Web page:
“Convalescent camp? They are sending us somewhere to be killed. Do you think they will take care of us? Look around! We are all too old or young or sick to do their work.”
Irena took several steps backward, frowning, and shook her head in denial. Sweat dripped down her body, even though the temperature was below freezing, and her mind raced as she searched for another explanation. “No! You’re wrong! It’s not true! I don’t believe you!”
The woman said nothing else, and Irena’s blood ran cold as she looked on while guards tore young children away from their mothers and shoved them into a different line. All around her, she saw armed female guards with snarling dogs patrolling the lines and blocking anyone from escaping. She was stunned as a woman ahead of her stepped out of line and a guard whipped her until she collapsed, bleeding on the icy ground. A young girl screamed and tried to help her but was knocked flat by the guard, who kicked her with the toe of her heavy jackboots. The rest of the women standing in line gasped in shock and horror, wailing and begging for help as the woman and girl lay on the ground, writhing in pain. Irena turned away, covering her mouth with a shaking hand. She had never seen such brutality from a woman before. This can’t be happening! These guards are women. How can they act like this? Some of these women could be mothers, how can they treat other mothers and children this way? Where is the sympathy and compassion?
Hopelessness settled into the pit of her stomach as she thought about what she had just witnessed and what the older woman had told her. I’m only twenty-four years old. I’m not ready to die! I must get to Perl. She’ll know what to do. She plugged her ears with her fingers, trying to shut out the screams of terror that echoed around her, but she could still hear the madness. She looked again for Perl, but her vision was blocked by tall guards ready to shoot anyone who dared to move out of line. Another crack of the whip and the terrified group was silent, thrown into a surreal world of gunshots, whips, and death. The earie silence would be broken by a child crying out, but they were quickly silenced by their mother.
In the sudden quietness, Irena could hear volleys of gunshots coming from the forest behind the camp. She was shaking with fear when the woman behind her gently touched her hand. She jumped at the first touch and turned around and saw that it was an old lady with kind, sad eyes looking at her, “It will be ok. God will deliver us and soon it will be over, and we will be in the Garden of Eden.” Irena tried to pull her hand away, but the woman held tight, giving her a reassuring smile and whispered Psalm 121, “I lift my eyes to the mountains- from where will my help come….”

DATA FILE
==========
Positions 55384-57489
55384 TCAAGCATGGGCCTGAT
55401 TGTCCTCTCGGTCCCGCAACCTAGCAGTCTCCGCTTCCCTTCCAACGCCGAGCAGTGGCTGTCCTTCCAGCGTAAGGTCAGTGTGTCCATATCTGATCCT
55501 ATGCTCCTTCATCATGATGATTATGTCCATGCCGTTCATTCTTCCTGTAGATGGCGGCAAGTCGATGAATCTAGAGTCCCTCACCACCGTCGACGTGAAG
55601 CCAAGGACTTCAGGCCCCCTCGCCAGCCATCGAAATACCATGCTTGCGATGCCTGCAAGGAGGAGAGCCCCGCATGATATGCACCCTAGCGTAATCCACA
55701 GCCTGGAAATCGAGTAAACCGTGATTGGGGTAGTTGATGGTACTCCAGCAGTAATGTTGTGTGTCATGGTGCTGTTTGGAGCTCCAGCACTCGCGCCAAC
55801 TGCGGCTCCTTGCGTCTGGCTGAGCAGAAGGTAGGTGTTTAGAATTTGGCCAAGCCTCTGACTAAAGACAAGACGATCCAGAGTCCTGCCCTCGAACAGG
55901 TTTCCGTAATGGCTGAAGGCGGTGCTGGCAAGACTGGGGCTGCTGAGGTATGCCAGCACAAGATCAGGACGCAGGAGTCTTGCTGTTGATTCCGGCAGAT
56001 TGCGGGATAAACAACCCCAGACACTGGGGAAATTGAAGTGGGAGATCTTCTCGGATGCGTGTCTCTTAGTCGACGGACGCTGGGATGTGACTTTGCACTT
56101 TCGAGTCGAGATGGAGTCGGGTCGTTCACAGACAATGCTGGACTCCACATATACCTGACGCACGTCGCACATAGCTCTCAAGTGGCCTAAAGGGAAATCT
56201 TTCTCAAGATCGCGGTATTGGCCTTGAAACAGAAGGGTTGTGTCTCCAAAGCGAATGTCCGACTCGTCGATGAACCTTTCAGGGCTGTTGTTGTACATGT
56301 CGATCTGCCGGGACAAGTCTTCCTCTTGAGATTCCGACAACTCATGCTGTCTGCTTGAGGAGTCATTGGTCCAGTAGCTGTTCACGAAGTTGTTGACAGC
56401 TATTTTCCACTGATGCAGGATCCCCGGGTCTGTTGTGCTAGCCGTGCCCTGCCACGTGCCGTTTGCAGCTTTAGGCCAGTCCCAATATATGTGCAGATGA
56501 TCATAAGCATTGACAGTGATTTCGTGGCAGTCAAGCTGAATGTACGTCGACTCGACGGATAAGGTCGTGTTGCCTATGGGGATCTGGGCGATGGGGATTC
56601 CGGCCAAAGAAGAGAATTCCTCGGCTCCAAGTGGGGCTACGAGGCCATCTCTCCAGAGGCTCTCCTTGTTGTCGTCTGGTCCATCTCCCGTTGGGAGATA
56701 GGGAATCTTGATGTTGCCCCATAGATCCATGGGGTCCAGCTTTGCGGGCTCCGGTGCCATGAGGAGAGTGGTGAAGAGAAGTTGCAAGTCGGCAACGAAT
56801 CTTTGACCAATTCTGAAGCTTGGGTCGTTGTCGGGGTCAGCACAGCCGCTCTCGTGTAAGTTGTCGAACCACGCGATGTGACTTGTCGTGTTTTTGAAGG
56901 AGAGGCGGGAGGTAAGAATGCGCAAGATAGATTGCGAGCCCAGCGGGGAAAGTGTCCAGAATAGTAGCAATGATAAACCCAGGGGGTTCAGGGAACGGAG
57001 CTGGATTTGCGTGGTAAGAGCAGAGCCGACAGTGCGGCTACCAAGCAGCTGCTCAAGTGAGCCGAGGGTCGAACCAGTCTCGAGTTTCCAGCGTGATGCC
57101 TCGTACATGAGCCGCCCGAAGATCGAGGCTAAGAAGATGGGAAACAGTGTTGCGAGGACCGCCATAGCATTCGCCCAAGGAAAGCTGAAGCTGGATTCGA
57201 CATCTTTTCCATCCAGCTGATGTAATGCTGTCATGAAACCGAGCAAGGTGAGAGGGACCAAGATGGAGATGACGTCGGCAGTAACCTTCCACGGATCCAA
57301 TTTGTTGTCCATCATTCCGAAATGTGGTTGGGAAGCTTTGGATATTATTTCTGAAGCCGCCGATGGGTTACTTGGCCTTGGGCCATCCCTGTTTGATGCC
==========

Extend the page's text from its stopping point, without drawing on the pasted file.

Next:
Irena looked at the woman who was calm amid the chaos surrounding them. She had a serene smile on her face as she spoke the words to the forgotten Psalm. Irena couldn’t stop the tears from falling as she recited the Psalm with the old lady, surprised when she remembered the words. Her mother taught her the passage as a child, but after she died, the children stopped attending synagogue and religion was forbidden in the Kazclowicz home. She gripped the woman’s hand and closed her eyes as a sense of peacefulness washed over her.
The line inched forward, and as Irena neared the front, she could see guards making the women undress before shoving them into waiting trucks. Once the guards packed the truck with prisoners, it drove off toward the forest. A few minutes later, the staccato of gunshots reverberated in the silence. Irena, her shoulders slumped with resignation looked skyward saying a silent prayer for Perl and Mattie. When it was her turn, she undressed and climbed into the truck.
Irena looked at the woman who was calm amid the chaos surrounding them. She had a serene smile on her face as she spoke the words to the forgotten Psalm. Irena couldn’t stop the tears from falling as she recited the Psalm with the old lady, surprised when she remembered the words. Her mother taught her the passage as a child, but after she died, the children stopped attending synagogue and religion was forbidden in the Kaczlowicz home. She gripped the woman’s hand and closed her eyes as a sense of peacefulness washed over her.